Evidence Based Library Service

Steve Fesenmaier writes \" The following is part of a document I am creating on how to do the annual statistical survey for the State of West Virginia Public Library System -


Evidence Based Library Services by Steve Fesenmaier
During the last twenty years the term \"Information Age\" has become commonplace. Librarians have moved from the periphery to the center of our post-modern age. Whereas we once worked in a world of information scarcity, contemporary citizens work with a constant feeling of \"information anxiety.\" I believe that this requires a new attitude toward public libraries. We must ask ourselves if public libraries need to do the same things that they have been doing for almost a century in West Virginia.

The foundation for deciding what our public libraries should be doing may be called \"evidence based.\" Using an older application of this way of thing in relation to medicine, this new attitude of \"evidence based library services\" can be based on the following steps -

1. Identifying a problem or area of uncertainty
2. Formulating a relevant, focused, clinically important question that is likely to
be answered
3. Finding and appraising the evidence
4. Assessing the importance of the evidence
5. Assessing the applicability of any recommendations or conclusions
6. Deciding whether or not to act on the evidence
7. Assessing the outcomes of your actions
8. Summarizing and storing records for future reference

The key to this attitude is using evidence - library statistics and library descriptions - not custom or tradition as the main justification for actions. Library research is important since it can provide alternatives to the present state-of-affairs. It may be that all public libraries in the state do not have to do exactly the same things. Some libraries may specialize in certain areas, using their materials budgets in different ways. This happens anyway, but if librarians do apply library statistics, community assessment tools, and other ways of analyzing \"evidence\", they may begin to create a future that is better than the past.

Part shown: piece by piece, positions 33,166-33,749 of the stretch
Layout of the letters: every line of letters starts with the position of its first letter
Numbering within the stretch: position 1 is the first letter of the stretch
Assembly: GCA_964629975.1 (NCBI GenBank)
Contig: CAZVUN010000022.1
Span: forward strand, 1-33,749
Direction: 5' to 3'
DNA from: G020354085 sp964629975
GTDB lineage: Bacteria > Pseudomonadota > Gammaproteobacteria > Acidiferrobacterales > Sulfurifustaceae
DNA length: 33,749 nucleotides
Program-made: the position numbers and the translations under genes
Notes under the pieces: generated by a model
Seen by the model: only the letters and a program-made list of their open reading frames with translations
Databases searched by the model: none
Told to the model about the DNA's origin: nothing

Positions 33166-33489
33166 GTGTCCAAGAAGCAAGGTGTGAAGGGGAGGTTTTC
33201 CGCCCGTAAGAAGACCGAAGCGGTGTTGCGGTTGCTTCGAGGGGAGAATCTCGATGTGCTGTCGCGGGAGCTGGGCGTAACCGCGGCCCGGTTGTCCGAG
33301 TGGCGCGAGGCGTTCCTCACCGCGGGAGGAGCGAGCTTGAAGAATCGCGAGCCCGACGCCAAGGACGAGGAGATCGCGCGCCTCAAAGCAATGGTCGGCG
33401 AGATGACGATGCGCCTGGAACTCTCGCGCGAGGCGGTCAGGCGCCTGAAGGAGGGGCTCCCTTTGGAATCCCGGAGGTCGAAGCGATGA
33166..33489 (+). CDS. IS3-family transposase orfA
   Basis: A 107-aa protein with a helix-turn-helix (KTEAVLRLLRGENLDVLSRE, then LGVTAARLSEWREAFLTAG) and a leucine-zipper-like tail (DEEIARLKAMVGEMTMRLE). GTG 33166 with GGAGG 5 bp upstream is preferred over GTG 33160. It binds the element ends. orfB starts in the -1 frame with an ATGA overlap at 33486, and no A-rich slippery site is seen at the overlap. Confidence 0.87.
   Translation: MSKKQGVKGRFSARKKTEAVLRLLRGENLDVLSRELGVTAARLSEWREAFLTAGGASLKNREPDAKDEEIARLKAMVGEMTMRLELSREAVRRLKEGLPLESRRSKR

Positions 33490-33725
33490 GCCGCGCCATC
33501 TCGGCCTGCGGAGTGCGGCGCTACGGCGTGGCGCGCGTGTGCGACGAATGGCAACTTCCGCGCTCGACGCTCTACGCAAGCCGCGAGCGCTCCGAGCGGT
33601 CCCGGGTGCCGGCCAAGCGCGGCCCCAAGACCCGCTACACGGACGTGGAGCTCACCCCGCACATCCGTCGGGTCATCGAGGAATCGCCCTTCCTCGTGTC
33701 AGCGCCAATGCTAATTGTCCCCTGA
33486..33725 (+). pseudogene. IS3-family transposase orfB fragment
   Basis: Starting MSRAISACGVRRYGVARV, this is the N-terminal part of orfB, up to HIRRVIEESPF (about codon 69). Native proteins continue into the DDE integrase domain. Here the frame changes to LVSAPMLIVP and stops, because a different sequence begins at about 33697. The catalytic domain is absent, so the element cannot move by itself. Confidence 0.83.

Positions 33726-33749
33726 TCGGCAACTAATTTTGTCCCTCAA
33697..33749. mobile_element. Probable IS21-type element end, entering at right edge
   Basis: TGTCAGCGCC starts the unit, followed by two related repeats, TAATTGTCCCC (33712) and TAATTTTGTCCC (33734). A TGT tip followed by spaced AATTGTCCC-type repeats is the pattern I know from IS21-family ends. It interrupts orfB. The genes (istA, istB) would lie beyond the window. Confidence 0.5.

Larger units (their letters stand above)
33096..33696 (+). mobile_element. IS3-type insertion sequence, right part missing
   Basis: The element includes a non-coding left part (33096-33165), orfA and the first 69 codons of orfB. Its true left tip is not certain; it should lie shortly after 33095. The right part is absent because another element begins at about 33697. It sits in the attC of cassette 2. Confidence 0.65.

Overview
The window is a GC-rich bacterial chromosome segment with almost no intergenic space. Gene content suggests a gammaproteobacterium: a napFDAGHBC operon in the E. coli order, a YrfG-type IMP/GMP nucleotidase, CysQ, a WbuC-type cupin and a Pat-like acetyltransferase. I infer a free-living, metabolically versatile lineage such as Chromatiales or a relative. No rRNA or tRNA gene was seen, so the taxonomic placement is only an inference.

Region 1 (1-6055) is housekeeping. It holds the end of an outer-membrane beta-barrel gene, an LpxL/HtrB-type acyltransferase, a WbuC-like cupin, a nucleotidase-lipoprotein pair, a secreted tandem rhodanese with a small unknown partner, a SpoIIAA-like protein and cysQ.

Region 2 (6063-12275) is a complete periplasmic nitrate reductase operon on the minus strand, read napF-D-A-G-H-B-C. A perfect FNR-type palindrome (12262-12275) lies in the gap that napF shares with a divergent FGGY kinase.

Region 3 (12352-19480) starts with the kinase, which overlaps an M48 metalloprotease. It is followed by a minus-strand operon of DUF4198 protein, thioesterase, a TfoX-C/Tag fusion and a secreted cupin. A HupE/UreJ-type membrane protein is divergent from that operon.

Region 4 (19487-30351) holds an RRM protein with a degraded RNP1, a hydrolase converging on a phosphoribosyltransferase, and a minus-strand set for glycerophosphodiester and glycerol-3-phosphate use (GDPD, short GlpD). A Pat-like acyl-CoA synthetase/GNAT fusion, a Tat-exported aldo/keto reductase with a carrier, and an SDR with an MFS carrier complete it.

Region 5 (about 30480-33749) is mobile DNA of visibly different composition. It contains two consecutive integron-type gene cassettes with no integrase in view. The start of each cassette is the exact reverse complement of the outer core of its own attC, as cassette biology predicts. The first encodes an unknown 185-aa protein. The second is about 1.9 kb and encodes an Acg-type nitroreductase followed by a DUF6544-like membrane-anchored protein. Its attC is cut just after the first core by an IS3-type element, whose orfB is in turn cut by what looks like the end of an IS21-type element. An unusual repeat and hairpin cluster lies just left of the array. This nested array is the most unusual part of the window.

In my own viewpoint, the key form of evidence is centered on the reality of staff.
The staff, not the building or the materials, is the heart of libraries in our age. Given that many people do have access to the web at home, through schools, or through their local public library, it seems to me that library staff are more than ever needed to help patrons maximize using web-based resources. Few patrons are well trained in web-searching, seldom knowing about valuable databases that are available FREE through the public library. Our staff needs to be constantly trained, and even more important, paid a LIVING WAGE. First Lady Laura Bush, a librarian, has proclaimed the reality of a shortage of well-trained librarians, especially school librarians, in our age. The evidence has been collected annually by Mary Jo Lynch, the director of the Research Library at ALA. She publishes an annual survey of library salaries in academic and public libraries.

The State Code requires that WVLC work with all of the state\'s public libraries, collecting data. Library boards, library directors, library staff and patrons can all look at the evidence themselves, comparing their library to others in the state or nation. Our librarians can use Bibliostat Connect or the Public Library Peer Comparison Tool at http://nces.ed.gov/surveys/libraries/publicpeer/. Hopefully boards and library directors will have the desire and time to do this, using evidence for making decisions about their institutional future.

Librarians may also want to expand their paradigm of library service by reading Sanford Berman\'s ten editions of Alternative Library Literature. His concern with intellectual freedom, services to the poor, fighting erotophobia, racism, sexism, and other forms of institutional negativity has been a landmark in the profession for 30 years. Berman has provided the evidence librarians need to drastically reform their libraries and services. Uncontrolled computerism has devastated many library budgets and Library of Congress Subject Headings have crippled library users. Berman\'s writings have presented librarians with a much more democratic view of their profession. He is the best practitioner of evidence-based library service.
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